The past week was marked by scandals surrounding the US president, which ended up prompting a dollar's sell-off, and also affected equities worldwide. News that Donald Trump asked former FBI director Comey to drop the investigation on the Flynn-Russia affair, opaque early week headlines, indicating that the US president shared classified information with Russian diplomats. The "Russiagate" that become when Michael Flynn, the National Security Advisor, was forced to resign over reports that he lied over conversation with Russian officials to Vice President Pence, last February. The scandal escalated when Trump fired Comey, and reached its zenith this week, with a possible impeachment sounding out loud.
Whether Trump will survive this political chaos or not, the damage to the financial world is done. Markets cheered his victory, accompanied with promises of growth-boosting promises, including a tax reform, and infrastructure investment, and even accepted after a couple of months that it would take longer than expected to reach such goals. But now, those goals seem too far away to even care, and worse, investors doubt Trump will be capable to even get near.
Unwinding bets of a bright future for the US was the name of the game these last days, and will likely continue. Sentiment towards the US deteriorated that much that even bets for a June rate hike have decreased, despite US data released this week was generally encouraging.
Is the dollar doomed? Indeed, NO. The US continues being the world's largest economy and will take more than an impeached President to take it down. But the poor greenback is set to keep on suffering.
In the meantime, German data continues resulting upbeat, while European inflation remains on the rising path, holding near ECB's target for the second consecutive month. Super Mario will have a hard time to maintain its rhetoric over delaying tapering, and bets are rising over a possible more hawkish stance in the upcoming June meeting, although that is something yet to be seen.
Following a downward corrective move on Thursday, the EUR/USD pair resumed its advance and trades at its highest since early November, when US election's result sent the pair to a peak of 1.1299, before changing curse and plunging pretty much 800 pips in a matter of days. Now hovering around 1.1200 the pair surpassed its weekly 100 SMA for the first time since August 2014, while technical indicators have accelerated north well above their midlines and nearing overbought readings, reflecting the strength of the ongoing demand. In the daily chart, the bullish momentum is also well reflected with the 20 DMA having accelerated north above the largest ones, and indicators maintaining their bullish strength at May highs, currently entering overbought territory.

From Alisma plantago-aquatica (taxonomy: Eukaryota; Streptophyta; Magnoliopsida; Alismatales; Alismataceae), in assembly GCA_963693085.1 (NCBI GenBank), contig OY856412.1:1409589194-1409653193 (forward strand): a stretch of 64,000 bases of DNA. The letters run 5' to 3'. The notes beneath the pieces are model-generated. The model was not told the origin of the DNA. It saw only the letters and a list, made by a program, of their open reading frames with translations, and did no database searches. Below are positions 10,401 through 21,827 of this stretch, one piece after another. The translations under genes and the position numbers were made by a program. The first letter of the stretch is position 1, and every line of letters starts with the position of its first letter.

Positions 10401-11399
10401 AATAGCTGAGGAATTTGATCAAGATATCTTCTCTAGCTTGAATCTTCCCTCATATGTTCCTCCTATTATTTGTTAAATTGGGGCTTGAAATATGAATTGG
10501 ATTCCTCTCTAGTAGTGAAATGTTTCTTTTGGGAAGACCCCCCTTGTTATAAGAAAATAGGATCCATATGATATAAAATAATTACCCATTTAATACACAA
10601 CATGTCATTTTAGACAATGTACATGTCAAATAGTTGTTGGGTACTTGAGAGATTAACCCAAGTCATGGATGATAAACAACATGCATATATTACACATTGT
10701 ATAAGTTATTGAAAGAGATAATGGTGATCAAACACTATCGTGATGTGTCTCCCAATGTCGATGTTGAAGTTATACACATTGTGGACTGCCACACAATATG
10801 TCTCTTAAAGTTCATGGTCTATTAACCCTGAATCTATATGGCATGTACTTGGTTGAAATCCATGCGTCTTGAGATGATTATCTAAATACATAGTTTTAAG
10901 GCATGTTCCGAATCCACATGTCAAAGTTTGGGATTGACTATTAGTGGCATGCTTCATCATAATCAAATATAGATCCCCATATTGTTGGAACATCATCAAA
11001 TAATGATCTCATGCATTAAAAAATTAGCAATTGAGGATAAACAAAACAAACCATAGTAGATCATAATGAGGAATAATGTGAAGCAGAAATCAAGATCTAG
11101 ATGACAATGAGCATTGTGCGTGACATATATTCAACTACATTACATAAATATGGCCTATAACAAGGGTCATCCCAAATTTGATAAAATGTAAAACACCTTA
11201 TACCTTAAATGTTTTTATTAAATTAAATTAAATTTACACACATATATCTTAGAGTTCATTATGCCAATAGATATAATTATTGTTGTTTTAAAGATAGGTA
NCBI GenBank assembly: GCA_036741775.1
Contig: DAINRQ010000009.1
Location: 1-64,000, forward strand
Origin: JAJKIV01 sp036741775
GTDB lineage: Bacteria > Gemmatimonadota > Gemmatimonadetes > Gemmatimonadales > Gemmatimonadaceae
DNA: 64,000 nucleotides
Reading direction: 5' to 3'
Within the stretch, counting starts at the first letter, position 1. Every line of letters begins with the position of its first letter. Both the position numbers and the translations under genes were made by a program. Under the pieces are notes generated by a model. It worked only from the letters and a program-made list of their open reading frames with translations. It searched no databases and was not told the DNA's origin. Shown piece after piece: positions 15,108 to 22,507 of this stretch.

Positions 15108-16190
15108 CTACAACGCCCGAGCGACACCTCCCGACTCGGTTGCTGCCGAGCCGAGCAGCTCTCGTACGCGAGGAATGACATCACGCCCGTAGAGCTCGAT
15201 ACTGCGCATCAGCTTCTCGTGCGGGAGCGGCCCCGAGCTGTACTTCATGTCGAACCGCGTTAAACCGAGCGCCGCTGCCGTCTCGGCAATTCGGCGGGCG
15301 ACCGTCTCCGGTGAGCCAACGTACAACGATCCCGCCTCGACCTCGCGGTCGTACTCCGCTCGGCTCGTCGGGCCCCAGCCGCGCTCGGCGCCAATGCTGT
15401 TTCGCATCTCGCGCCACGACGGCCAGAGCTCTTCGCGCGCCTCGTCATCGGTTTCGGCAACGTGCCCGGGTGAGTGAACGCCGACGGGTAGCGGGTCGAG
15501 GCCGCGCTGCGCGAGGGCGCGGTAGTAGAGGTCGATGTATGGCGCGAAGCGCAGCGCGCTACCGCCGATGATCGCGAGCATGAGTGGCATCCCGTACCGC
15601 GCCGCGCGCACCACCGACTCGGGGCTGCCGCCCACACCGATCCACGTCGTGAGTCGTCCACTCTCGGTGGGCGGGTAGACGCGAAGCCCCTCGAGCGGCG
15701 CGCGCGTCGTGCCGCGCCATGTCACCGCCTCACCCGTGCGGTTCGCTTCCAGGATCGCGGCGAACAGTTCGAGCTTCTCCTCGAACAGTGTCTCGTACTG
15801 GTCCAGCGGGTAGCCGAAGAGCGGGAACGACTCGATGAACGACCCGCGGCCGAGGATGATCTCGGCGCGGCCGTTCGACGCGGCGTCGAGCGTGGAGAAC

For the upcoming week, 1.1260 is the immediate resistance, a strong static level, followed by the mentioned post-US election high at 1.1300. Should the rally extend beyond this last, the next bullish target comes at the 1.1440/60 region, a level that contained advances, with limited and short-lived exceptions, since early 2015. Speculative interest is now seeing dips as buying opportunities, with 1.1100 and 1.1000 being the main supports. Only in the unlikely case of a break below 1.0930, the pair will lose its bullish strength and turn back south.
The FXStreet Forecast Poll seems to reflect the soft tone of the greenback short term, but taking into account that the greenback, is still the king. For the EUR/USD, sentiment is bearish in all of the time frames under study, but with higher average targets. The pair is seen holding above 1.1100 next week, but down to 1.0828 in average in the longer run. Bets pointing for a break below 1.0600 are quite limited, despite bears account for 80%.
Bulls lead the way next week in the GBP/USD pair, but sentiment reverses afterwards, probably amid the general cautious stance ahead of June elections, and further, the Brexit. Despite supportive macroeconomic figures, speculative interest is reluctant to bet on long-term gains in the UK currency, with the pair seen at 1.2641 in three months, as bears represent 79%, against 5% who see an advance.
The USD/JPY is seen recovering some ground, but targets have been clearly lowered rather reflecting yen's weakness than dollar' strength. Bearish in the weekly view, the key 110.00 psychological barrier will likely contain declines. Bulls surge to 50% in the monthly view, less than the 54% of the previous week, while the average target is 111.07 against previous 114.13, with optimism increasing as time goes by, but with hardly seen beyond 115.00.
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